When starting a new business, gathering and analyzing industry data can help set up your company for success. Statistics give you insights into how various factors impact other businesses, allowing you to make informed decisions about your new venture’s direction and goals.
We’ve gathered crucial statistics to help entrepreneurs prepare for the journey ahead and create a business growth plan that propels them toward success.
New business success rate
According to the Bureau of Labor Statistics (BLS), approximately 20% of new businesses fail within the first two years. This statistic jumps to 45% by year five and 64% by year 10. This means a new business is at risk for an extended period until it finds solid financial footing.
Below are some common causes of business failure:
- Lack of funding
- Poor management
- A faulty business model
- Unsuccessful marketing campaigns
- Product failure
Writing a business plan can help a new business owner carefully consider each of these areas and mitigate some of the problems their business may face. A business plan outlines the funding needed for the company, the management team’s skills and talents, and a robust marketing strategy designed to lead you to success.
Tip: Your overall marketing plan may need a local marketing strategy to market goods and services to potential customers who live in a specific area.
Average cost of starting a business
There are no set business startup costs. Costs will vary widely depending on your business’s size, scope, industry and myriad other factors. But you don’t necessarily have to start with unlimited funding. According to Kabbage, 58% of small businesses started their ventures with less than $25,000, while a third started with less than $5,000.
However, if you’re starting a business that requires leasing property, buying inventory, and hiring employees, you’ll need far more capital to get you through the first year of business.
To estimate your startup costs, consider what you’ll spend on the following aspects of your business:
- A lease
- Equipment and supplies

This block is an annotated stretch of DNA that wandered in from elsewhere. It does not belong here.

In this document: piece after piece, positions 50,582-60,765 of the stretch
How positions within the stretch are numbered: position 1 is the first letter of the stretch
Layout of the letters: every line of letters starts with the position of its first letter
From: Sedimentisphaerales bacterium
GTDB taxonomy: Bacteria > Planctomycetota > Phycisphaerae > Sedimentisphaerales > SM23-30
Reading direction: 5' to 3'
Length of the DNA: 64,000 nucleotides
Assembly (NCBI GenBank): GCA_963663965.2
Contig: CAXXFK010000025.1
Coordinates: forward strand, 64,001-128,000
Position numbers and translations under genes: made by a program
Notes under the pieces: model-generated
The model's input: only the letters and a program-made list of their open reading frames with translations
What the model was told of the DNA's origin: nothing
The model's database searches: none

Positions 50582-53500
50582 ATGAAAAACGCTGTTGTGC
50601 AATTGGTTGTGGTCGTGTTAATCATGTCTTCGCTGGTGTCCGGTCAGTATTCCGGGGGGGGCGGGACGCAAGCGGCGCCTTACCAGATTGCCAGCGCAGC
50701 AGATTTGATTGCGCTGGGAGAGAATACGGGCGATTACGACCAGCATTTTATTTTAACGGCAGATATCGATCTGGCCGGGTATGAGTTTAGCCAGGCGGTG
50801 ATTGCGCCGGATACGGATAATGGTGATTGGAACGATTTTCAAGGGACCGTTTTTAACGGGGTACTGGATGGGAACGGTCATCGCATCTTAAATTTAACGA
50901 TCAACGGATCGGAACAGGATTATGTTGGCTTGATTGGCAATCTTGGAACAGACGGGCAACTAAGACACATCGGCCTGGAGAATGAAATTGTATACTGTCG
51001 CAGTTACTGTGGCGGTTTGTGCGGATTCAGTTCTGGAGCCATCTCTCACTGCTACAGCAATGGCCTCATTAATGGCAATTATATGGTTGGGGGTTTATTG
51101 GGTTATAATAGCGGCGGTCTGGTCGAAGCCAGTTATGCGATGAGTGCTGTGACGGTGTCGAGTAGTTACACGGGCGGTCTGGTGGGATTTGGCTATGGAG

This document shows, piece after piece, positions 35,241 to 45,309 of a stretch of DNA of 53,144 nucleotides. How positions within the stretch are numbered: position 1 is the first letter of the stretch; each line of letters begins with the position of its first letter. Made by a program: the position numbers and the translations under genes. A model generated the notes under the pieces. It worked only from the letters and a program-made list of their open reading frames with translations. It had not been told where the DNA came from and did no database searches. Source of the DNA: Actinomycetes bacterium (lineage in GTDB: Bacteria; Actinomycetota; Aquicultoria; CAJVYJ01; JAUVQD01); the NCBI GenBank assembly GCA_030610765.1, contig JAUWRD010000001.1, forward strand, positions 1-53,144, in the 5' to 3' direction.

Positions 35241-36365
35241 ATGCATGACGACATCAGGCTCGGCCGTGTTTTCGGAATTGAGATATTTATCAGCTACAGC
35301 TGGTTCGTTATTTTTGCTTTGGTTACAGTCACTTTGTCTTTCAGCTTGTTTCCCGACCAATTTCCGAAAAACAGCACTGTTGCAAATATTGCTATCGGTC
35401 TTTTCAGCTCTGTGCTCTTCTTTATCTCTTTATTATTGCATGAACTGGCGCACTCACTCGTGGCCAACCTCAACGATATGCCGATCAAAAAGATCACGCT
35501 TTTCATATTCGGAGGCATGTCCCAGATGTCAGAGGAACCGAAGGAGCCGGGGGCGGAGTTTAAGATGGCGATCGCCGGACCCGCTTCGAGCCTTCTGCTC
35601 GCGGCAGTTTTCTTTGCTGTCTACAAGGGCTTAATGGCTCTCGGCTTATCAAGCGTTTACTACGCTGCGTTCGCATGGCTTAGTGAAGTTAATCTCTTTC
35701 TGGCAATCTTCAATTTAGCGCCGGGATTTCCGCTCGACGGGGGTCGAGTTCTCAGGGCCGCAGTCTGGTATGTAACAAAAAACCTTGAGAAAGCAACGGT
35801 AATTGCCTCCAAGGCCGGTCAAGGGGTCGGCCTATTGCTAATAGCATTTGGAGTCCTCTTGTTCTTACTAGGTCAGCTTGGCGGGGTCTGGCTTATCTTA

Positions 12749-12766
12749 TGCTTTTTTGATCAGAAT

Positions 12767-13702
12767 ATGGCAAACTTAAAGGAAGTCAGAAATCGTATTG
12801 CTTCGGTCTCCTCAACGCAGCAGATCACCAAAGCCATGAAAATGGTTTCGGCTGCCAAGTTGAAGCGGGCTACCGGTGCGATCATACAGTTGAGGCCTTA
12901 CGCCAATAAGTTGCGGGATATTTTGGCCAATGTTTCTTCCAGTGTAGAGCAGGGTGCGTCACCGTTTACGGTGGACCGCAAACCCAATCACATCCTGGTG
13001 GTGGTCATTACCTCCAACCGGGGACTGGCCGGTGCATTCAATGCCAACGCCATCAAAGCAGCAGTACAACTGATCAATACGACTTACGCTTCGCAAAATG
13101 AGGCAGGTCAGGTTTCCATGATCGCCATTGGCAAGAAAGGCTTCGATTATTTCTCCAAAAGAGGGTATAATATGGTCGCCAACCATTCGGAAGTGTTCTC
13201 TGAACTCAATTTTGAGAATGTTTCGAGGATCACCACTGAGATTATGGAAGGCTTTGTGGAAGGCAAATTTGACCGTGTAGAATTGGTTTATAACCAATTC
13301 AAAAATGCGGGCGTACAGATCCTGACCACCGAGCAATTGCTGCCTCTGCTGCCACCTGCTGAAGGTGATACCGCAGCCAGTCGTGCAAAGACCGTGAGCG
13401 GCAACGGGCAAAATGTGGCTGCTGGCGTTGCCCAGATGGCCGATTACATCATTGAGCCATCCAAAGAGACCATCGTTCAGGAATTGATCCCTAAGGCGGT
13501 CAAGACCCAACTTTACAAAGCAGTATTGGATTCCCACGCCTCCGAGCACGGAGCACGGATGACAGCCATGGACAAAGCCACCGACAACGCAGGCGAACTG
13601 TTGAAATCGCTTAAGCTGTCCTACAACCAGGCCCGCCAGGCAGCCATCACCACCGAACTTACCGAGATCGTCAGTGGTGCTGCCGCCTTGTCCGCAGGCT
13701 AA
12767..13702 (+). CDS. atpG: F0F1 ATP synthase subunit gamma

- Phone and internet (including website design)
- Licenses and permits
- Incorporation fees
- Business insurance expenses
- Professional services, such as hiring a CPA or attorney
- Advertising and marketing
To get a complete picture of what you need for startup costs, calculate a minimum of one year’s expenses. The Small Business Administration (SBA) recommends tallying five years of expenses to be adequately funded. Check out the SBA’s startup cost calculator to start crunching the numbers.
The many self-funded small businesses
Many entrepreneurs self-fund their businesses. According to the Chamber of Commerce, between 75% and 80% of all small businesses are funded through personal assets, meaning they don’t take out an SBA loan or secure private investors.
Most of these businesses are home-based operations with no or few employees. In this business model, the owner usually handles all aspects of the business, including marketing, sales and customer service.
The Chamber of Commerce data reveals that only 16% of new businesses get their funding through bank loans. The remainder of new businesses find and attract business investors to inject capital into the new venture.
Did you know? Angel investors and venture capitalists are popular financing options. Angel investors work alone, while venture capitalists are part of a company.
Small business loan denials
Most small business loans use a business owner’s personal credit to determine the business’s financial responsibility. Without good personal credit, a business may fail to receive the necessary funding through a small business loan.
Business owners should pay down personal debt and work to raise personal credit scores to improve their chances of getting a loan. Before applying for a business loan, deal with discrepancies on your credit report and be timely with all your payments.
Tip: Check your credit before you apply for a business loan. Look for errors in the report and file a dispute if you find any. Review any derogatory items and do what you can to pay them off and make them whole.
The lengthy process of getting SBA loans